It’s true that robotic process automation AI. can add much to your business. Freeing valuable resources and streamlining commercial practices are just two of the benefits that your business can enjoy when you make the decision to integrate RPA.
However, like the introduction of any new technology or process structure in a commercial environment, making sure that you integrate RPA successfully is paramount. Sure, you may be able to envision the immediate ROI and be excited by the changing landscape your business is about to enter but that doesn’t mean that you should neglect well-thought-out planning just to roll out the technology quicker than your business is ready for.
Basically, expansive cost savings and 100% accuracy don’t negate the need for structured planning. Why are we being overly cautious? A few reasons. For instance, automating inefficiencies won’t solve anything and may just make your business more inefficient.
To avoid any mistakes when deploying RPA, or any OCR AI for that matter, it’s wise to be aware of what potential pitfalls you could fall into. Interested in learning more? Here are four common traps that companies must avoid at their own peril when deploying robotic process automation AI.
A Transition Period
As we sit here in late 2019, there’s something that is as true today as it has always been: robots haven’t yet evolved to understand complex – emotional nuance. They prefer process maturity, constant commands and parameters, and system stability.
Frequent changes, especially those made by a business in a transition period, will confuse robots. They don’t yet have the capability to adapt to a wealth of changes in real-time. Not only that, such pressure may even force and OCR AI (or any artificial intelligence) to develop faults or crash.
Robots are bound by a rule-bound ethos. Though machine learning has evolved exponentially, robots cannot yet successful reconcile certain system changes. To consider deploying robotic process automation AI during an unstable or transitory time will not be successful.
An Ill-Prepared Organization
It may sound simple, but to consider integrating RPA within an organization that’s neither ready for nor unwilling to accept such a change is a mistake. All staff must readily accept and support the wholesale changes. Surprising staff with such a dramatic change that will directly affect their role may be met with some resistance.
How do you ensure success? Give staff reassurance that a change in process will not be to the detriment of their role. The wholesale embracing of RPA technology and the changes it will bring cultivates positivity – something that every organization should aspire to have.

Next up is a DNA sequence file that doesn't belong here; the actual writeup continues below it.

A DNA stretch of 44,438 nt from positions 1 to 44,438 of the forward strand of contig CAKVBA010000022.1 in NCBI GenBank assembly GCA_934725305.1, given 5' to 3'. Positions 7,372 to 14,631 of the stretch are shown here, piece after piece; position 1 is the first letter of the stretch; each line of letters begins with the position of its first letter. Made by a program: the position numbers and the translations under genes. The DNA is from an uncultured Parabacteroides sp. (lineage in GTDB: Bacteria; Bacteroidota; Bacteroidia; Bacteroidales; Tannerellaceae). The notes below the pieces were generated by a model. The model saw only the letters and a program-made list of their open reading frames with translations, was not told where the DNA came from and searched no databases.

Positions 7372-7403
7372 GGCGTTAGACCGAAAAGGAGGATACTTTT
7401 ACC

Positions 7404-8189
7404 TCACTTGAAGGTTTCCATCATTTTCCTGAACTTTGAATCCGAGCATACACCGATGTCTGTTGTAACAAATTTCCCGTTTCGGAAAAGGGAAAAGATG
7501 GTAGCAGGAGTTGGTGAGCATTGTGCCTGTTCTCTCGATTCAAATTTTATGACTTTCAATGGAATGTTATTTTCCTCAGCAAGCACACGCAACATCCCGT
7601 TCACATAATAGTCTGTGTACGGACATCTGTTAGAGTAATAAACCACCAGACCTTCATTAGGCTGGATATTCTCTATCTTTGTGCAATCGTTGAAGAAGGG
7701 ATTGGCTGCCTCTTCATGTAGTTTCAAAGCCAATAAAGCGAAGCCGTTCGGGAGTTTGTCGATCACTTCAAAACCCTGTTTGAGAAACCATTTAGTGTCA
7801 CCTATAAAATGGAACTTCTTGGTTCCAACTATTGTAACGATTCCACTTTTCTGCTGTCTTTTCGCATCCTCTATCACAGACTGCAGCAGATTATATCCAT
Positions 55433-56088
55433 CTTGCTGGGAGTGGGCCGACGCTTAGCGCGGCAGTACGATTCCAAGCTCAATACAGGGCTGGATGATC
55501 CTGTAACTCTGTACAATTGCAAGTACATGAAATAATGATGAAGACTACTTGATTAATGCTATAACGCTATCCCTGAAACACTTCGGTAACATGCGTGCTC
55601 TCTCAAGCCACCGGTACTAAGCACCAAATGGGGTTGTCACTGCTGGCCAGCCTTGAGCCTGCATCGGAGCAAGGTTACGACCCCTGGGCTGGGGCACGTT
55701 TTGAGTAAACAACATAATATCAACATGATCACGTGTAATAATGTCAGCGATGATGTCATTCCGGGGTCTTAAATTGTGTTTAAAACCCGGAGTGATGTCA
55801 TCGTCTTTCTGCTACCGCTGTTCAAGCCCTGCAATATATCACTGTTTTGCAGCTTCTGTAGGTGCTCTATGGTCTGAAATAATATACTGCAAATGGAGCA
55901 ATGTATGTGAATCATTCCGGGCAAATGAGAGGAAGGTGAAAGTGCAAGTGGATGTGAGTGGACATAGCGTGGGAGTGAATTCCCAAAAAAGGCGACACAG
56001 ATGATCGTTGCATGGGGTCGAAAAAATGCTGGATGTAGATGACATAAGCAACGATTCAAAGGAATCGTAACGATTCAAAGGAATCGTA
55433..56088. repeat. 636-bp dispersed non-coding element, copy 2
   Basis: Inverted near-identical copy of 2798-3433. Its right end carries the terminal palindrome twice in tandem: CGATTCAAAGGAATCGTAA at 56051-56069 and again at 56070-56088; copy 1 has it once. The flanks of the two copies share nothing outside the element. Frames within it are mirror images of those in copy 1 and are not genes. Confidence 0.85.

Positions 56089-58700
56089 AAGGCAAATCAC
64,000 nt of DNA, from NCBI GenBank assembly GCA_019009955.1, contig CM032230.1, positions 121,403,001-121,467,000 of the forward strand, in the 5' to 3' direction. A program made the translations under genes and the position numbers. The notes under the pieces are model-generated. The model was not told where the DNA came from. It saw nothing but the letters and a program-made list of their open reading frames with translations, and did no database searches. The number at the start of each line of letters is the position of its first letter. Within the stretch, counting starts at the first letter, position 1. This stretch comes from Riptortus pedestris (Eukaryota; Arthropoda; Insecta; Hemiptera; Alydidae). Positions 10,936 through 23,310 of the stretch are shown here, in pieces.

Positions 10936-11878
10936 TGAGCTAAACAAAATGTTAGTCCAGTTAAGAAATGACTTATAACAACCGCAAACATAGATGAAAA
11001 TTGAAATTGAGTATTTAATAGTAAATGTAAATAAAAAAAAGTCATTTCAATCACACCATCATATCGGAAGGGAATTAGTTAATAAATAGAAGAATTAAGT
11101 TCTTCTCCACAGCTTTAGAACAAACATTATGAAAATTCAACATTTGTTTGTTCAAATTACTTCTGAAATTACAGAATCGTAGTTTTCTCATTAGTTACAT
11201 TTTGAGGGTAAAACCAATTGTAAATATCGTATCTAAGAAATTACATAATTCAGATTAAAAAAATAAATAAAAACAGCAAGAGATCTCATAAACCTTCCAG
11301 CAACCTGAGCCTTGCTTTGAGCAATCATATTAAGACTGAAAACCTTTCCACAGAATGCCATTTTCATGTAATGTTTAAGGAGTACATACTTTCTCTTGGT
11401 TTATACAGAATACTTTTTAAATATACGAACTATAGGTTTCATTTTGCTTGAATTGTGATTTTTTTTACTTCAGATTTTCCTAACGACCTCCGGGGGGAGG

Not Beta-Testing the Technology
Remember too that not beta testing RPA and rolling out the technology organization-wide is likely to cause a great deal of strain on those responsible. Put yourself in shoes of the go-to tech guy an organization for a moment. Then imagine that new processes have been rolled out only to have your phone and emails explode after a few hours with colleagues with one issue or another.
The best way to integrate robotic process automation AI is to begin testing the technology on small groups within the organization with simple actions. Then add more complex actions until the complete end-to-end solution. RPA is most successfully integrated when implemented slowly, over time.
Not Having a Back-Up Plan
The last pitfall to avoid – and, perhaps the most obvious – is to assume that coding a robot and then leaving it to complete its tasks is the long and short of your involvement. One RPA has been integrated, robots will need to be maintained and updated as an organization changes or evolves.
Once new integrations have been authorized, robots will need to be instructed to any rule changes. This too requires input and patience so that the transition is completed as seamlessly as possible. In short, organizations need to employ robust change management strategies, and especially clear interaction between IT and operations, to make sure both are in sync and that robots can react and adapt to the changes.
Additionally, RPA or any process change, such as cloud integration of OCR AI, is most successful when adopters understand and plan for the financial costs to maintain and upgrade the systems and account for any manpower training if required.
Despite there being obvious pitfalls to integrating RPA into an organization, the same can be said for technological innovations of any description. Being aware and planning for these will save your business a lot of time, hassle and money – and give yourself every opportunity of a successful and stress-free integration process.